Effect of live yeast culture supplementation on rumen fermentation in lactating dairy goats

Author: S. Giger-Reverdin, D. Sauvant, J. Tessier, G. Bertin and P. Morand-Fehr
Year: 2004
Issue: 5
Volume: 34
Page: 59 - 61

Addition of yeast to dairy cow diets might be beneficial for milk production. However, data concerning goats are scarce, especially on the role of yeast on rumen metabolism. Thus, four goats, according to a cross-over design, received successively two diets with or without living yeasts. Animals were in mid-lactation and received a total mixed diet ad libitum. For the yeast diet (Y), each goat received 5 g of Saccharomyces cerevisiae CBS 493.94 twice a day. Samples of ruminal content were taken every two hours for eight hours after the morning feeding. Yeast addition did not have any statistical effect either on feeding pattern or on concentrations of volatile fatty acids, ammonia, lactate or soluble carbohydrate in ruminal fluid. The pH was numerically higher for the yeast diet compared to the control. Ruminal buffering (BC) capacity of the Y diet was significantly higher than that of the control. The BC increased as pH decreased. Dietary effects and ruminal soluble carbohydrate concentrations explained part of the residual of the equation linking buffering capacity and pH. Yeast addition also avoided some lactate peaks in the first hours of fermentation. This experiment clearly pointed out that the Saccharomyces cerevisiae CBS 493.94 yeast has an effect on ruminal metabolism when considering its BC and might have a smoothing effect on the appearance of lactate peaks or on a decreased pH. These effects are of particular interest for those diets which might induce acidosis such as some diets rich in rapidly fermentable energy given to high producing dairy goats in early lactation.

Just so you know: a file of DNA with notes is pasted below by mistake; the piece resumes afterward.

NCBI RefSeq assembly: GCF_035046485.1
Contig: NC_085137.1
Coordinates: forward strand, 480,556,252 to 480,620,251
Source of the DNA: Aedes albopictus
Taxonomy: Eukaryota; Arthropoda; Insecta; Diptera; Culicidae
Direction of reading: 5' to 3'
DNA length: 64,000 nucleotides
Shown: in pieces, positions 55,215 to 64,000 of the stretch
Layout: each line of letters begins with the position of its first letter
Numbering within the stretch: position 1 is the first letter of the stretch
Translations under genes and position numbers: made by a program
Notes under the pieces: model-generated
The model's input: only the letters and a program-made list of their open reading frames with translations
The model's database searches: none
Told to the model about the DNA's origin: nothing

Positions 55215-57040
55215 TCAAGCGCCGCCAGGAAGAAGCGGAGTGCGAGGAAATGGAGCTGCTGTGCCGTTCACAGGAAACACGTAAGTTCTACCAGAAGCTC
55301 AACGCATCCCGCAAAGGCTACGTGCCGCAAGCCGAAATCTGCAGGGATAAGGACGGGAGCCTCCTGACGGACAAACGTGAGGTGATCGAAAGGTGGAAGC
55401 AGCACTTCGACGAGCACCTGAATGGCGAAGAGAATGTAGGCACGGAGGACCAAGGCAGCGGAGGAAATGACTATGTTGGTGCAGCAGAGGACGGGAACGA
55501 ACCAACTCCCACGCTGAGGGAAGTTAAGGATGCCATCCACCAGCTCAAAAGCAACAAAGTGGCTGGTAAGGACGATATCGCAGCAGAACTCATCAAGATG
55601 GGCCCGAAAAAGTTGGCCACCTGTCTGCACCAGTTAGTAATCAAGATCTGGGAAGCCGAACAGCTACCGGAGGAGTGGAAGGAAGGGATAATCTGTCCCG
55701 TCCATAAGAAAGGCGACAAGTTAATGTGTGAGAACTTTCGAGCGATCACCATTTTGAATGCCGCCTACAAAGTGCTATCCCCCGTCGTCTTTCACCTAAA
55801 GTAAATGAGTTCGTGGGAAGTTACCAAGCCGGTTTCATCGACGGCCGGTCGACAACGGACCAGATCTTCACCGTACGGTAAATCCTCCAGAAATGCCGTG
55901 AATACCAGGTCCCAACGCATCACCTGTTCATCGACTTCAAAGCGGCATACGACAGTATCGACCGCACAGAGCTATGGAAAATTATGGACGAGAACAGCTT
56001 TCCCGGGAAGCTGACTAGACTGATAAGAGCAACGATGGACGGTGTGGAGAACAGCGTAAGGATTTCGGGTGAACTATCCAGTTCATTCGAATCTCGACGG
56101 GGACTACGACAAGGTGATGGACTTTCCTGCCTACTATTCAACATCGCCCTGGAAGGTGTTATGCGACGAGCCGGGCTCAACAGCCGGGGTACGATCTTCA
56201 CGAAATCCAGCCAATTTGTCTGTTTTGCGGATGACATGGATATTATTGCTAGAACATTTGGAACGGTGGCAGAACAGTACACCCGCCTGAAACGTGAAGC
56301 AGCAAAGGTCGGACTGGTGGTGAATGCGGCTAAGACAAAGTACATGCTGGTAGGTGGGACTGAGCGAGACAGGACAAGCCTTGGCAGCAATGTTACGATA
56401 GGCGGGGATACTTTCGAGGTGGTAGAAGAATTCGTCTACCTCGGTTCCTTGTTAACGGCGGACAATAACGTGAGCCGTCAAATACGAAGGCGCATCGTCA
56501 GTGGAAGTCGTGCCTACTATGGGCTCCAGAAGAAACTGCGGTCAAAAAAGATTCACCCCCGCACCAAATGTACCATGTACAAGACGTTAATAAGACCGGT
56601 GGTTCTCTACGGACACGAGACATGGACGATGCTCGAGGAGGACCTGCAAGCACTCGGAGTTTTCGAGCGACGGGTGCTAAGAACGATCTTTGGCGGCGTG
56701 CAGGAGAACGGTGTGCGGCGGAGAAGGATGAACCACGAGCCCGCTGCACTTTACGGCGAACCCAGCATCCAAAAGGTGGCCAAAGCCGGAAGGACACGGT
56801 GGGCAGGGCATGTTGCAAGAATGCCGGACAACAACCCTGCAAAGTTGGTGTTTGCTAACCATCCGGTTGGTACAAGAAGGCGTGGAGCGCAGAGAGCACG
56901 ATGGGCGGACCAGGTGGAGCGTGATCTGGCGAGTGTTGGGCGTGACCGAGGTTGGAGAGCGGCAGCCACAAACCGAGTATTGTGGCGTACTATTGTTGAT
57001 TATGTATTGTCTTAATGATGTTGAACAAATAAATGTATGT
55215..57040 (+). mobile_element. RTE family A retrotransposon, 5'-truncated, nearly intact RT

Keywords: buffering capacity, Dairy goats, rumen digestion, Saccharomyces Cerevisiae yeast
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